Berkeley Mayor Jesse Arreguin announced he will be giving up his seat as mayor to run for a seat in the California State Senate.
The announcement comes more than a year before the March 2024 primary. If he wins, Arreguin would represent a new Senate District 7, which includes Piedmont, and succeed state Sen. Nancy Skinner, who is terming out. Skinner currently represents Senate District 9.
Arreguin is Berkeley’s first Hispanic mayor and has held the seat since 2016. He served as a city councilmember beginning in 2008. He is also currently the president of the Association of Bay Area Governments, a regional governing body representing the Bay Area’s 101 cities and nine counties.
“I know what we need to do,” Arreguin said by phone Wednesday.
He said he will bring to the Senate a deep body of experience, which comes from 20 years of public service in Berkeley and as president of ABAG since 2019. Before joining the City Council, Arreguin served on the city’s rent board.
Arreguin will launch his campaign publicly with an event March 22.
Rooted in political activism
Arreguin comes from a family of farmworkers. At 10 years old, he marched with Dolores Huerta.
His family lived in San Francisco and was evicted multiple times. Despite the hardship, Arreguin graduated from University of California at Berkeley and was the first in his family to graduate from college.
Through his work on a plan by ABAG, the Bay Area may see more than 440,000 new housing units over the next eight years. In particular, he wants more affordable housing built. Like others, Arreguin sees housing as a human right.
As a state senator, Arreguin says he would plan to increase housing construction, make the state more affordable for working families, take more steps to alleviate homelessness and, among other things, make California a bolder leader in addressing climate change.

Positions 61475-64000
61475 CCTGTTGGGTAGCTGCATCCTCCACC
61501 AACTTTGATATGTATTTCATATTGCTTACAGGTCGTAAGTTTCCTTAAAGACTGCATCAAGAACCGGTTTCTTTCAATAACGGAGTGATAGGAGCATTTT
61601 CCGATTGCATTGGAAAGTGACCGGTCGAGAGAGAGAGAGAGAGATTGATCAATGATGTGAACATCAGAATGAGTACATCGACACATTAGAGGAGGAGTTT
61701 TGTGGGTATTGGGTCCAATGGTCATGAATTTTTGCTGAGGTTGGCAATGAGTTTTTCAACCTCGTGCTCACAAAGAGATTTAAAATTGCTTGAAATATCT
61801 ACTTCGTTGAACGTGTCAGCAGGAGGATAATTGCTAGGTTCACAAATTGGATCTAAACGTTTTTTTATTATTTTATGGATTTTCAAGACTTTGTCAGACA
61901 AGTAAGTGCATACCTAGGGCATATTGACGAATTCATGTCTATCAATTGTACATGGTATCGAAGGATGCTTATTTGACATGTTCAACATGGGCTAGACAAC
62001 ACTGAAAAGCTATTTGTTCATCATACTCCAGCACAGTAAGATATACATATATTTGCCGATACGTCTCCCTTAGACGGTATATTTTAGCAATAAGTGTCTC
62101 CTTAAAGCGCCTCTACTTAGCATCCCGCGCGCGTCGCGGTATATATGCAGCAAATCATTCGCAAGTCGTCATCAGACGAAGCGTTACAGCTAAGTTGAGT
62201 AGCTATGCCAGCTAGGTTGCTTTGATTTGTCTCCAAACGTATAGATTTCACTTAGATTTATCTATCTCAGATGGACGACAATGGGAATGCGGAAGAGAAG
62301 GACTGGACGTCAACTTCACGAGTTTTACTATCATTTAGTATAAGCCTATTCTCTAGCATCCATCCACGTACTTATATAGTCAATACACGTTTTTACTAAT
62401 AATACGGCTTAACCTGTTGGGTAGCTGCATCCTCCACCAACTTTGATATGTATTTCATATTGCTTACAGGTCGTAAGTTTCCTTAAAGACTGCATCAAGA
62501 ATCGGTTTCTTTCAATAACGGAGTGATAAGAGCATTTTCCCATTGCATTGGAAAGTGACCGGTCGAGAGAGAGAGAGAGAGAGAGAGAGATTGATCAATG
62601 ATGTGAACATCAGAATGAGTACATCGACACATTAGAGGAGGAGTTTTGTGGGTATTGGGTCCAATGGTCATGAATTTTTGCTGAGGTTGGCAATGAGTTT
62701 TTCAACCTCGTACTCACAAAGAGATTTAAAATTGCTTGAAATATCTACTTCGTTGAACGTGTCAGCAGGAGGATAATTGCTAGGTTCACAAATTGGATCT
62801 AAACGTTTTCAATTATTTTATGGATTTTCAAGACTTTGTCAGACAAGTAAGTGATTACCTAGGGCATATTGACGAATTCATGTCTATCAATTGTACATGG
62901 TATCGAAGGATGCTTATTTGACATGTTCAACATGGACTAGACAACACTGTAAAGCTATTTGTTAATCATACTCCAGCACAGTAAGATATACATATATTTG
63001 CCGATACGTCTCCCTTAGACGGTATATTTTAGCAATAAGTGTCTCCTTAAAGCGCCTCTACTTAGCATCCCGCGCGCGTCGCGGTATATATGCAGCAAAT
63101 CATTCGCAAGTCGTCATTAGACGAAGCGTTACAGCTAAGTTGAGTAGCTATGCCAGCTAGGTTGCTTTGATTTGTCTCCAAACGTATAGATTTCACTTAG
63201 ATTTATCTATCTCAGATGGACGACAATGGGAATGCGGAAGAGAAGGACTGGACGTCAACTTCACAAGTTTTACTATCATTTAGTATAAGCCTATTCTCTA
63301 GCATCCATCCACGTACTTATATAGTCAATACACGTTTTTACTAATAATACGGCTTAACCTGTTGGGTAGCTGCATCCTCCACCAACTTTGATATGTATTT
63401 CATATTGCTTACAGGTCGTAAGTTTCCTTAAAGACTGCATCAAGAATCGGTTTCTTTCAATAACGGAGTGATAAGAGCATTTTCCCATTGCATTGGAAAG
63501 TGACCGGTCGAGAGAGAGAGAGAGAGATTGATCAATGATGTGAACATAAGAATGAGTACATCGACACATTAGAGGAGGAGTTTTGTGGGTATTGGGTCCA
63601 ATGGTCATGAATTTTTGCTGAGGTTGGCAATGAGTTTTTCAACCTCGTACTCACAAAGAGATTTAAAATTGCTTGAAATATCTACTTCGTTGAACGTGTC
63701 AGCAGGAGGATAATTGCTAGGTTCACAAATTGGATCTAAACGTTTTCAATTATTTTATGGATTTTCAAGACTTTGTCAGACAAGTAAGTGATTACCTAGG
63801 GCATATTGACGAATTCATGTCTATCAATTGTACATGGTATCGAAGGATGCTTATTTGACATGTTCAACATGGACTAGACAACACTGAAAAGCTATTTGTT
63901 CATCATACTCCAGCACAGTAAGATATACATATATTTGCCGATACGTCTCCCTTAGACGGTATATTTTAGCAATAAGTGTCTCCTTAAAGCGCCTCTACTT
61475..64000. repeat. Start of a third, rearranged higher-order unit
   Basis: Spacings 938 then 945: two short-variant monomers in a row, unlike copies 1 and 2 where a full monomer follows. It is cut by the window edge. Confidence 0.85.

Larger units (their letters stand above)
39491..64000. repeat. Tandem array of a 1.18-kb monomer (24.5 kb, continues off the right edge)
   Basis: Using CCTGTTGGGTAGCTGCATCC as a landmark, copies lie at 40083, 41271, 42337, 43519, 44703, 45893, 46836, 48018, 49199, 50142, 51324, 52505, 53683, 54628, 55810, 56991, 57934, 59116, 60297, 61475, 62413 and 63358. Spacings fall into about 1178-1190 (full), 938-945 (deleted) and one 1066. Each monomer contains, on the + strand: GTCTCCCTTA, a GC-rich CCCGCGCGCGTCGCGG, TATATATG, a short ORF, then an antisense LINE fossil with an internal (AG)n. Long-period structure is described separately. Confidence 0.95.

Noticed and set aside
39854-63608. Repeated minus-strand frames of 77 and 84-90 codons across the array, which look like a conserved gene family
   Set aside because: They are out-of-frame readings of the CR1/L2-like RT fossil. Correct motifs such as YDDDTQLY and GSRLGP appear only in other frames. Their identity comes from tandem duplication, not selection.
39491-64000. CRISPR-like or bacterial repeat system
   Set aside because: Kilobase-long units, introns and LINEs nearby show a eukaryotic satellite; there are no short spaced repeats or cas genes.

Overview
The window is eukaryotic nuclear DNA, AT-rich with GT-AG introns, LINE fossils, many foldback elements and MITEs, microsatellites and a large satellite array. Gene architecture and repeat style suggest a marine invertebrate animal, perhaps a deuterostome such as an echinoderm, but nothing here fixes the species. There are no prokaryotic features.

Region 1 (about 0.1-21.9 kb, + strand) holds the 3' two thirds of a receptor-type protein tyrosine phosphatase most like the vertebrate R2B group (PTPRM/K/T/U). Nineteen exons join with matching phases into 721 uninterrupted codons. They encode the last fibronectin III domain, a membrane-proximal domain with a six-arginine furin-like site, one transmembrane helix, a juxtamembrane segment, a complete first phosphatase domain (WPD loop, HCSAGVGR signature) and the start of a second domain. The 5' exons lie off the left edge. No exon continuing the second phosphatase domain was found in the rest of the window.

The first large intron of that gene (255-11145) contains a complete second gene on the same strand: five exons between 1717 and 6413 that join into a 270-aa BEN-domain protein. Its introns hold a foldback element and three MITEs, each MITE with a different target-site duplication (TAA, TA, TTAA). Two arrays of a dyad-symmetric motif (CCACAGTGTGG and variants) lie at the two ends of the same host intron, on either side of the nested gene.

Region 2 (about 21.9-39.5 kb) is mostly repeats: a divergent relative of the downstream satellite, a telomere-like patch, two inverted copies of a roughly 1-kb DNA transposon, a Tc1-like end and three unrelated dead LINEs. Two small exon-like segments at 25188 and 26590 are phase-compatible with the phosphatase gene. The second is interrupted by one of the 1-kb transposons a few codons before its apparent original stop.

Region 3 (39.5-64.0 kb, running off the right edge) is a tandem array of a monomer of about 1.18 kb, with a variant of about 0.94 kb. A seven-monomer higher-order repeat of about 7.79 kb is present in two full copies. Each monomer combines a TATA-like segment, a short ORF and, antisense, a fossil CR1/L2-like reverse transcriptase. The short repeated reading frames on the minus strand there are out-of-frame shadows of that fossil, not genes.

He also wants to bring universal health care to residents of California. Like housing, he believes health care is a basic human right.
Currently, he is opposing the closure of Alta Bates Summit Medical Center in Berkeley. He wants to make sure areas don’t become hospital deserts.
In Berkeley, Arreguin wrote the law that raised the city’s minimum wage. Arreguin has been a prolific author of legislation, writing more than 300 pieces of it.
As mayor, he helped end single-family zoning in his city. During the last three years, homelessness has dropped by 5 percent while countywide it has increased by 22 percent.
Arreguin helped write Plan Bay Area 2050, a $1.4 trillion long-term strategy to improve the region’s public transportation, increase construction of affordable housing and among other things, address climate change.